By the close of 1980, punk rock had a body count. Dave Alexander (the Stooges), Darby Crash (Germs), Ian Curtis (Joy Division), Peter Laughner (Pere Ubu), Billy Murcia (New York Dolls), Malcolm Owens (the Ruts), and Sid Vicious (Sex Pistols)—all members of either proto-punk or first-wave punk rock bands—had died either by suicide, overdose, or complications from substance abuse. Nihilism had been a motif in the lyrics from the get (“no future”), and the inordinate number of young deaths contributed to the mythology and aura of punk rock as a lawless, dangerous art form. As the critical theorist Nicholas Rombes wrote in his essential A Cultural Dictionary of Punk 1974-1982, “Incoherence, if you take it seriously, can end only in chaos.” And yet, that “incoherence” has also gotten kids off their couches, onto the streets, and away from the ledges.
Through much of 1980, two architects of punk rock toured together under the moniker Gang War. Wayne Kramer, guitarist and founding member of the MC5, served a three-year stint in federal prison in the mid-’70s on a drug conviction and upon release discovered that the kind of fast, anti-authority, hard rock his band had invented was having a moment in New York, London, and his native Detroit. Johnny Thunders had spent the ’70s playing guitar, singing, and generally wreaking havoc first in the New York Dolls, then in the Heartbreakers, then as a solo artist, known for playing like, looking like, and drugging like Keith Richards.
Thunders and Kramer’s supergroup couldn’t keep it together long enough to release a studio album, but their gigs in Ann Arbor, Detroit, and New York remained for decades the stuff of legend. Stories of the stage prowess of two of their generation’s most distinct guitarists trading licks, sharing vocal duties on the oldies, garage rock nuggets that populated their sets, and putting on raucous shows, circulated widely. So did tales of debauchery, missed or botched gigs, and outlandish stage banter. So did bootlegs of the shows.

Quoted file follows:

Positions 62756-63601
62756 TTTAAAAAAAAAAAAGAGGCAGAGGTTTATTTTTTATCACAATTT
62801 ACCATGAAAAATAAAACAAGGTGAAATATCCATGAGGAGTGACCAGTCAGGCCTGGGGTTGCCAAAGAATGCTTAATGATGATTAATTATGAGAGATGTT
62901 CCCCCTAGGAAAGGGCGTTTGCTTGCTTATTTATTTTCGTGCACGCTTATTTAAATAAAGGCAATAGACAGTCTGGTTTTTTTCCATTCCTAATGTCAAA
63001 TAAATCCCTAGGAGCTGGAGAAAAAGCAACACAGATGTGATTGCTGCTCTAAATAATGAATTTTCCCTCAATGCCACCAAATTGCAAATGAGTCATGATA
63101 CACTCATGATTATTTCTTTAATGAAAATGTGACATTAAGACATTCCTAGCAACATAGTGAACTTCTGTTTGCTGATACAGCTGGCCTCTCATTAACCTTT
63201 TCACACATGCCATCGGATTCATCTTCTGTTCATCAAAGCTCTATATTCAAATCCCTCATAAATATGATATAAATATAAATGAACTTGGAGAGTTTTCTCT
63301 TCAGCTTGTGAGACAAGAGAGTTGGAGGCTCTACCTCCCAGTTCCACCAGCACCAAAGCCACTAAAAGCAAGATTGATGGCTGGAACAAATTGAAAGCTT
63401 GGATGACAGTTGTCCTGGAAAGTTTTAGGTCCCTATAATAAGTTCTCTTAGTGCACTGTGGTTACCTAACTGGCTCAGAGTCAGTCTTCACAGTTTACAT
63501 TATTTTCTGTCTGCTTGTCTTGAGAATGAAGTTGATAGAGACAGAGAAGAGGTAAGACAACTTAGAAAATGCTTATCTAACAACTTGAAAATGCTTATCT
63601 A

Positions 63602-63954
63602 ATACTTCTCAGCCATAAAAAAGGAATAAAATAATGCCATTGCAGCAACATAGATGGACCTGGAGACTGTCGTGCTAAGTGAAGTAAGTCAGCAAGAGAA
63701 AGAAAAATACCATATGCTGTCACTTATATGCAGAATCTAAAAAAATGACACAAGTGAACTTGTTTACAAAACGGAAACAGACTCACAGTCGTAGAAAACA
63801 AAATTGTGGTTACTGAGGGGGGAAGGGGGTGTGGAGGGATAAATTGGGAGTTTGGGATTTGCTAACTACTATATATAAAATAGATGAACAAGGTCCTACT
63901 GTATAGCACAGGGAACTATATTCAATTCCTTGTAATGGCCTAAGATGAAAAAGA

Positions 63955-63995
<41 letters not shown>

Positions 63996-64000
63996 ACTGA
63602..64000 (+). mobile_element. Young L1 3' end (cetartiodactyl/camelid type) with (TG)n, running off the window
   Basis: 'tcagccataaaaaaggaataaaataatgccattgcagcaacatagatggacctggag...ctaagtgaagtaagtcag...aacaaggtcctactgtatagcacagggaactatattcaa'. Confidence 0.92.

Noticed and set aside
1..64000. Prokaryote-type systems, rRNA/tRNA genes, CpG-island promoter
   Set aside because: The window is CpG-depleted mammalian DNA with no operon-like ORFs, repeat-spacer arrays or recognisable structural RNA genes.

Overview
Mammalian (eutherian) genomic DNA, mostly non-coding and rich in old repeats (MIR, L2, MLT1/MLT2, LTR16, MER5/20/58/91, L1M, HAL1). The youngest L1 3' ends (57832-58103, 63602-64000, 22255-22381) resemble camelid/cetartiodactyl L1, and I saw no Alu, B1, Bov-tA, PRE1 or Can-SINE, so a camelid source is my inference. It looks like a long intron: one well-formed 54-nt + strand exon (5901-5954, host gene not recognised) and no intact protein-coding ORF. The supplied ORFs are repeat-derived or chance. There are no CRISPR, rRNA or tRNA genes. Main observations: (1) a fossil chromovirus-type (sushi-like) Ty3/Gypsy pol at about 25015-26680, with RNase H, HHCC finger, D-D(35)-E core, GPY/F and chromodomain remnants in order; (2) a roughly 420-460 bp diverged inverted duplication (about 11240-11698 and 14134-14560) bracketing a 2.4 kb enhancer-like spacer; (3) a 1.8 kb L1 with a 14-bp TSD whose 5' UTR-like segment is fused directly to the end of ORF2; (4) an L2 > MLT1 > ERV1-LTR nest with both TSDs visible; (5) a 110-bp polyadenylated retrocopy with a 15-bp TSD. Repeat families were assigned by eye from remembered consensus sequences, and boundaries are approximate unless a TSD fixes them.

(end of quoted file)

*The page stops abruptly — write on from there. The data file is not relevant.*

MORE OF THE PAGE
After 40 years, Jungle Records has collected a series of Gang War gigs on a vinyl-only, double-album, Record Day release, Johnny Thunders & Wayne Kramer’s Gang War! It’s a boon for collectors and fans, complete with colored vinyl and a gatefold cover featuring photos, show flyers, and liner notes by Thunders biographer Nina Antonia.
And the music? It’s as unhinged as the legend suggests. Thunders sings most of the nuggets, “Do You Love Me”, “Like a Rolling Stone”, the Stones’s “I’d Much Rather Be with the Boys”, going in and out of a snotty, faux British accent. There’s little respect or reverence for the source material whenever Thunders takes the lead. He deconstructs ’60s-era rock songs, deflating any pomposity and stripping away all but the necessities. He’s all emotion, sneer, and swagger.
The setlist is a stroll through down-and-dirty pop music: R&B, garage rock, Chuck Berry, and Motown. Thunders also includes material from throughout his own career, tossing in deep Dolls and Heartbreakers cuts and tracks from his then-budding solo career. We get a few versions of “London Boys”, his homophobic diss track about the Sex Pistols (with whom the Heartbreakers had toured just a few years prior). “London Boys” isn’t the only regrettable moment. Thunders is constantly pushing the boundaries of what the audience will tolerate, introducing his Vietnam song “M.I.A.” with a racist epithet, and unapologetically singing the n-word in the reactionary “Just Because I’m White”. It’s hard to tell if Thunders is trying to parody racism or if he’s merely reproducing its tropes. Rombes’ line about punk’s incoherence and chaos comes to mind.